Tobbe: Dennis Ward has contributed to the album quite a lot, so tell me about his participation through the whole process.

Gus: Well, the whole idea with him was to co-write stuff, so I reached out to him to co-write, 'cause I'm always looking for co-writers. I usually do the music and then I write with a singer or producer. I did the music and he did the lyrics and the vocal melodies. Especially now even more I needed help, because we decided to do a concept album.

So I needed somebody to help me put all those ideas that we had into context. But Dennis is a very talented mixer guy and engineer as well, so I said to him "Hey man! Since we're doing this together you might as well just record and mix this thing as well.". You know, "We can take it to somebody, but you understand this project and you co-wrote it with me and you understand it better than anybody. You should just do it.".

Tobbe: So what will this album be able to do for Firewind in the long run?

Gus: The critics are talking about one of the best power metal albums of the year, which is pretty amazing. I expected to get a lot of shit with the singer change, but a lot of our fans are saying that this is one of the best albums of our career and we believe that in the band as well. So I think in the long run it's gonna be remembered as one of our true highlights and I'm happy about that because we really needed this strong comeback album after 5 years.

Tobbe: 5 years is a long time. Longer than ever for Firewind.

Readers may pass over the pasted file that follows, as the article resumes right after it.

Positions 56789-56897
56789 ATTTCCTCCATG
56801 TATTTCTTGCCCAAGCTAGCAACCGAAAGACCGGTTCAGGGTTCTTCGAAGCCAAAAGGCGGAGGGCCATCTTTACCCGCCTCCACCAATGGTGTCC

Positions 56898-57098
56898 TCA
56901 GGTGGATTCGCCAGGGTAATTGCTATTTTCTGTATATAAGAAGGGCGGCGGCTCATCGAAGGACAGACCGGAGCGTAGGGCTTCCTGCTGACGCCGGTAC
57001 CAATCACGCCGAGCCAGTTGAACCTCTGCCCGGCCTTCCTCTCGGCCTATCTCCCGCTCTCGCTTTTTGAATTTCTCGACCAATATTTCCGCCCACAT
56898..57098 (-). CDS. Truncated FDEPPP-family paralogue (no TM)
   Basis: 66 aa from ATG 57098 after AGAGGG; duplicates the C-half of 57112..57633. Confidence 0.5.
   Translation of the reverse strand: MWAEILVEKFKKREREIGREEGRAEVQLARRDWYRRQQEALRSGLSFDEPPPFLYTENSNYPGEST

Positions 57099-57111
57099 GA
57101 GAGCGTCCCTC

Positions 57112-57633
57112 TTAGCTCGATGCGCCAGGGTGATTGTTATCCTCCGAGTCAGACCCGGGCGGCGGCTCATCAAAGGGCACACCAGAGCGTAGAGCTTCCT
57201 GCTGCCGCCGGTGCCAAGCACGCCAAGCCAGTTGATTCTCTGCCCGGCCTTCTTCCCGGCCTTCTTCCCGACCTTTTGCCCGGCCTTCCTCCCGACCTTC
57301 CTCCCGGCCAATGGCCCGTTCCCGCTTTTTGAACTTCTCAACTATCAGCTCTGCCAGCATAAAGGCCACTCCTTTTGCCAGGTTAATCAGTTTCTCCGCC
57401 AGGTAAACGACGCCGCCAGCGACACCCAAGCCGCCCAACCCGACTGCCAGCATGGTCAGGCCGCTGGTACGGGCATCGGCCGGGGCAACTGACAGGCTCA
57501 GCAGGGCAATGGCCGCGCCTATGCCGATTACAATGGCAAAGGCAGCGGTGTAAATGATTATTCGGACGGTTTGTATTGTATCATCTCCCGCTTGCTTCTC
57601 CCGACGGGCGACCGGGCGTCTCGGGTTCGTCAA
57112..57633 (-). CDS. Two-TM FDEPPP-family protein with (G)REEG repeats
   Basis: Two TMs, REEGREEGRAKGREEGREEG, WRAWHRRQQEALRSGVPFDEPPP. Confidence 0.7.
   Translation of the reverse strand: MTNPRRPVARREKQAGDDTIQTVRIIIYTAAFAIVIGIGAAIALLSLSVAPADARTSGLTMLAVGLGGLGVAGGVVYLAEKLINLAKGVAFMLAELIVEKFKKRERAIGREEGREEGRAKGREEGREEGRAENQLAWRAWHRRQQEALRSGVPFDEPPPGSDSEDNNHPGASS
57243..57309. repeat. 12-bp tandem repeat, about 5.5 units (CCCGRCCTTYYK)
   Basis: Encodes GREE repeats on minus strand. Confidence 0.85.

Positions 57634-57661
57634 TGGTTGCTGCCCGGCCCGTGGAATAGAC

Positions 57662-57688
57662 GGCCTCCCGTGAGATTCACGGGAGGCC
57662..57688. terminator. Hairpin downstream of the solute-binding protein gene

Gus: Yeah, it is. We used to put out records much sooner, but, you know, with the singer change, and then we needed a break, and my solo career started taking off a little bit, so I was busy with that.

Tobbe: A Firewind record or a solo record. What makes you decide which kind of record to make?

Gus: I think it depends on the material. With Firewind I know where my heavy metal ideas are gonna go and where my traditional heavy or power metal ideas are gonna end up, whereas as solo it's a different thing. It's still heavy, but it's more of my rock side, I would say. And if I do some 80's crazy instrumental thing it's probably gonna end up on a solo record.

Tobbe: When you're writing a song, do you know instantly if it's a solo song or a Firewind song?

Gus: The way that I do it is I just write stuff and then I'll just decide later. You know, I have, like, a folder with all the riffs and all the ideas in there. It more or less speaks for itself. Okay, there's gonna be times where I'm a little bit gonna debate some stuff that's similar and can end up in either project, but for the most part anything that's gonna be very, I guess, epic or has fast double bass on it is gonna be a Firewind track.

Tobbe: You're playing with Ozzy since 2009 and is there a possibility that you go back to him kind of full-time now when Black Sabbath has kind of put an end to its activities and you have to leave Firewind and your solo stuff behind a little bit?